WE typically lose between 50 to 100 hairs a day, but we don’t tend to notice as those strands are usually replaced with new hair.
Hair loss, on the other hand, is a completely different kettle of fish, and can be very distressing.
This is when new hair doesn’t replace the hair falling out, which can lead to noticeably thinner locks, bald patches and clumps of hair falling out in one go.
TV doctor Amir Khan, said there are many reasons for hair loss, some of which are very treatable.
Is your dad bald? Or did your mum’s hair get drastically thinner after her 35th birthday?
Sadly, your family history is your biggest determinant for whether you’re going to lose your hair as you get older, Dr Amir explains.
The typical pattern of baldness begins at the hairline in the front of the head.
The hairline gradually moves backwards (recedes) and forms an ‘M’ shape.
A circular area on the back of the head often thins and expands in size over time.
2. Hormonal changes
Changes in hormone levels in both men and women can lead to temporary and permanent hair loss.
“This is especially the case for those going through menopause,” the expert said.
This type of hair loss is known as androgenetic alopecia and can often resemble male-patterned baldness, which begins at the crown of the head.
Menopause, with its drastic decline in oestrogen and progesterone, inadvertently gives more ‘playground’ to androgens.
Oestrogen and progesterone are predominantly female hormones, while androgens are male.
Excess androgens are associated with hair loss.
See your doctor, if you’re concerned, who might recommend hormonal therapy and implement the above strategies, which may also help.
For people with alopecia, the immune system attacks the hair follicles and causes hair loss – this can occur anywhere on the body.
According to the charity Alopecia UK, around 400,000 people in the UK either have the condition or have had it in the past.
The cause is unknown, but iron deficiency and stress could trigger the condition, although many experts dispute this.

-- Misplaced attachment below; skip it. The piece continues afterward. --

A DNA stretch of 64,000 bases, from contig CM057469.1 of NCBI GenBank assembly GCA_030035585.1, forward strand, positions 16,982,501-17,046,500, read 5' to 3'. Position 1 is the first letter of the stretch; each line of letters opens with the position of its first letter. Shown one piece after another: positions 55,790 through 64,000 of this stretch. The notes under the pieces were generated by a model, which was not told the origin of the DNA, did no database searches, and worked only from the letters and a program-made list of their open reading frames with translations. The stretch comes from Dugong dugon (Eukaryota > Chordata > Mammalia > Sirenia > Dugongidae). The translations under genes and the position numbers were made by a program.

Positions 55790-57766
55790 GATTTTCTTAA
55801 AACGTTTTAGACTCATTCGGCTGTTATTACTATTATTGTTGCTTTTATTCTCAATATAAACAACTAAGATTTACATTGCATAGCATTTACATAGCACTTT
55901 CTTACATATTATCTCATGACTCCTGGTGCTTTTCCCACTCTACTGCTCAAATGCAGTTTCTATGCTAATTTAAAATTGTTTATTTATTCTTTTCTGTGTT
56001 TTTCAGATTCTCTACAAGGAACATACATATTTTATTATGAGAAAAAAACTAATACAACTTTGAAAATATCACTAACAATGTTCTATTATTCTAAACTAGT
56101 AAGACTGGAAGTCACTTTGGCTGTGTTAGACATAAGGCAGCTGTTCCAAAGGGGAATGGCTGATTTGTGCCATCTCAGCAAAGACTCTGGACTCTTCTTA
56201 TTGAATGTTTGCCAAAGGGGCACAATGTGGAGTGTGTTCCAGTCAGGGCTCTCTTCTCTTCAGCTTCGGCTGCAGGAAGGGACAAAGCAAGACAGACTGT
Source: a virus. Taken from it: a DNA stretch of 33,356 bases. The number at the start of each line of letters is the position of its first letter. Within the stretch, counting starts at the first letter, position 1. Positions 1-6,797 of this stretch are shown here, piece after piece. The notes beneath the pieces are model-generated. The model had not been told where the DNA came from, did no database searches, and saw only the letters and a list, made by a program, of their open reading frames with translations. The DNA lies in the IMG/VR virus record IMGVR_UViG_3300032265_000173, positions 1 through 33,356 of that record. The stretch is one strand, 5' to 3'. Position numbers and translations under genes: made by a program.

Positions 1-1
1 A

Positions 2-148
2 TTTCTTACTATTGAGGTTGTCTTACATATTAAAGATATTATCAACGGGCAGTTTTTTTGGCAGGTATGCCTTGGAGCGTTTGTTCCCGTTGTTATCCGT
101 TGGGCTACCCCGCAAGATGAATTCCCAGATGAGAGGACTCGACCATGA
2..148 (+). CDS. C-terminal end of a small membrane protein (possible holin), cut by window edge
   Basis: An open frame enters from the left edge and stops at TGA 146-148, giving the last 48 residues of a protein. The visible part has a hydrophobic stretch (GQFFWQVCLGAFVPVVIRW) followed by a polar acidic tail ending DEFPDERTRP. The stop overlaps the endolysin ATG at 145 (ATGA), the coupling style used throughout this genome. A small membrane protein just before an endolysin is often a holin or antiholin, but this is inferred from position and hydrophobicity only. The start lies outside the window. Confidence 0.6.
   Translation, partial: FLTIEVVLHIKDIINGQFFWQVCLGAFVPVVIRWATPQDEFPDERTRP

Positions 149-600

In some cases, alopecia areata can turn into alopecia totalis, when hair loss can spread across the entire head, or alopecia universalis when it affects the entire body.
There is currently no cure for the condition, however, there are a several of treatments available, but none are guaranteed to work.
Usually, in patchy alopecia areata, hair will regrow over a few months or years, but regrowth is not guaranteed.
However, once the condition has developed to alopecia totalis or universalis, the chances of full regrowth become smaller.
But never stop taking a prescribed medicine without speaking to a clinician first.
5. Nutrional deficiencies
Not getting enough of the right nutrients could be to blame for sudden hair loss.
Diets that are too low in protein and iron, the NHS says.
It might be a good idea to see a doctor to ask for a blood test to check and see if they have a nutritional deficiency and then look at increasing certain vitamin levels with the help of a supplement.
What are the treatment options?
Most hair loss does not need treatment and is either:
- temporary and it’ll grow back
- a normal part of getting older
Hair loss caused by a medical condition usually stops or grows back once you recover.
There are things you can try if your hair loss is causing you distress. But most treatments are unavailable on the NHS, so you’ll have to pay for them.
No treatment is 100 per cent effective.
Finasteride and minoxidil are the main treatments for male pattern baldness.
Some wigs are available on the NHS, but you may have to pay unless you qualify for financial help.
Other hair loss treatment options include steroid injections or cream, immunotherapy, light treatment, tattooing, hair transplant and scalp reduction surgery